The following prayer is taken from the Chaplet of the Precious Blood:

O most Precious Blood of Jesus Christ, we honor, worship and adore You because of Your work of the everlasting covenant that brings peace to mankind. Heal the wounds in the most Sacred Heart of Jesus. Console the Almighty Father on His throne and wash away the sins of the whole world. May all revere You, O Precious Blood, have mercy.

Monday, July 16, 2012

"For you and yours a privilege"

The Brown Scapular


Today is the Feast of Our Lady of Mount Carmel.   Christian contemplative hermits living upon Mt. Carmel had by the 12th century organized themselves into a religious congregation under the particular protection of the Virgin Mary.  According to tradition, on this date in 1251 AD, St. Simon Stock, a prior general of the Carmelite order, was granted a vision of Our Lady holding a brown scapular and proclaiming 'This is for you and yours a privilege; the one who dies in it will be saved."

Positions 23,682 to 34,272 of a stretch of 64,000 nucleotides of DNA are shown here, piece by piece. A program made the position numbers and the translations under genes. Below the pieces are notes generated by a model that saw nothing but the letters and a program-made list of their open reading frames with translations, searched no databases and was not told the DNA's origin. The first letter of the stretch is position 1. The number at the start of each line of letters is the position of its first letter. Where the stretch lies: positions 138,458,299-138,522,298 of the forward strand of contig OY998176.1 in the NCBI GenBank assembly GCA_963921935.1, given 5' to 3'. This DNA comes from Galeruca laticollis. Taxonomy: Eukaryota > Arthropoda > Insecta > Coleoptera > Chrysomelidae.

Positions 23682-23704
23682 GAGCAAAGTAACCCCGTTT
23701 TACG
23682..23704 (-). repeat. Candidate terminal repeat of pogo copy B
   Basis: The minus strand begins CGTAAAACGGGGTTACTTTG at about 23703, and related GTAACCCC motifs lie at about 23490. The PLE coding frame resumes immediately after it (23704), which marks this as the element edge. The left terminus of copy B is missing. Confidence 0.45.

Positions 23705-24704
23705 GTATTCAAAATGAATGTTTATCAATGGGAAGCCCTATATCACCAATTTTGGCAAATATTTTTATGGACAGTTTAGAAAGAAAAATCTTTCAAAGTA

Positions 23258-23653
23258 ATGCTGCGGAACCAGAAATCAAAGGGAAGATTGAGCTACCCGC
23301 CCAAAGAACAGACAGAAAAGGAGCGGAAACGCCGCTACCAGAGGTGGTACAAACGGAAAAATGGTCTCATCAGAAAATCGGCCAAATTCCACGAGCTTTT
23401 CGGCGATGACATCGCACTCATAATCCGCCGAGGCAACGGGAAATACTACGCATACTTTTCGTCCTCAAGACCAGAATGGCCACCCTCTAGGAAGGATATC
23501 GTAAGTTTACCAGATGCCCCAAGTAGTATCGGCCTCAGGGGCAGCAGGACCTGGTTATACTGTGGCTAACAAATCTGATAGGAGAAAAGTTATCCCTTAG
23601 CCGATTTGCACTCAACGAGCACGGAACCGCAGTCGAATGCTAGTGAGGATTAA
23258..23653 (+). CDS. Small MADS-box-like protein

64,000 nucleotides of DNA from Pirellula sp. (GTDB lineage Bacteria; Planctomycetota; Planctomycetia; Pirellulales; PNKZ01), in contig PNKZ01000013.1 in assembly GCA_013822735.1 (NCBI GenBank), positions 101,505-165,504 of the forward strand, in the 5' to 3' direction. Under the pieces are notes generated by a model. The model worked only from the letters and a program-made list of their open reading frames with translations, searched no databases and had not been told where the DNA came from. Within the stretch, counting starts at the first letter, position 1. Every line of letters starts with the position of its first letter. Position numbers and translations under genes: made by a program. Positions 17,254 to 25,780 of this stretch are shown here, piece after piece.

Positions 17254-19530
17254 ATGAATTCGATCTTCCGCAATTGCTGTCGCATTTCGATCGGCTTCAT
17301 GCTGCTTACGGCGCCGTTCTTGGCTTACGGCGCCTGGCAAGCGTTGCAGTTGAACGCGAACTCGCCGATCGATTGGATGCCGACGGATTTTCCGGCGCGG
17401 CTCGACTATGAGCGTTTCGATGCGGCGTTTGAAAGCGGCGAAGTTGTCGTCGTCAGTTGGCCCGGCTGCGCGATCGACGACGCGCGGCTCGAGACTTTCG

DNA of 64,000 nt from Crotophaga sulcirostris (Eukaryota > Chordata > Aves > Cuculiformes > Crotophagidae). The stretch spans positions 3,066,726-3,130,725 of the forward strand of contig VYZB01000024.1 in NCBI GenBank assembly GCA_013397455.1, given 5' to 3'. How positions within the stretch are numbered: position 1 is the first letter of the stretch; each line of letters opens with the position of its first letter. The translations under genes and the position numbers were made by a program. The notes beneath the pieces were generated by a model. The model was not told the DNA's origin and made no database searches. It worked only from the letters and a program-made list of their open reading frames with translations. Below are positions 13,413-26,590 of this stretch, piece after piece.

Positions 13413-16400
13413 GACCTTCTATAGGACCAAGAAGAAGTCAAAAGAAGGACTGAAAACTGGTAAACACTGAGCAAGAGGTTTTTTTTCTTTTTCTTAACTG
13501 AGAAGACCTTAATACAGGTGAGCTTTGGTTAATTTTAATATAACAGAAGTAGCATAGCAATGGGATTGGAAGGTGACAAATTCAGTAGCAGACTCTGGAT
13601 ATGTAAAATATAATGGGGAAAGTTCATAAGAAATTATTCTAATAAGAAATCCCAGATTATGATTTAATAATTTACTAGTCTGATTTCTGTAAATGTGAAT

The brown scapular was part of the Carmelite's religious habit, and thus St. Simon's vision was at first interpreted to mean that Our Lady had promised that all those persevering in a Carmelite vocation would be saved.  However, over time, the wearing of a small brown scapular, consisting of two patches of brown wool attached by string, became popular with laypeople, and Mary's promise of salvation was understood to extend also to wearers of this small brown scapular.  Certain small formalities would first need to be observed.   To obtain the benefit of Our Lady's pledge to St. Simon, the wearer of the scapular must be a baptized Catholic, and be invested with the brown scapular according to a short rite which can be performed by any priest.   By virtue of this rite, the wearer of the scapular is deemed to have become "a member of the [Carmelite] order and pledges him/herself to live according to its spirituality in accordance with the characteristics of his/her state in life."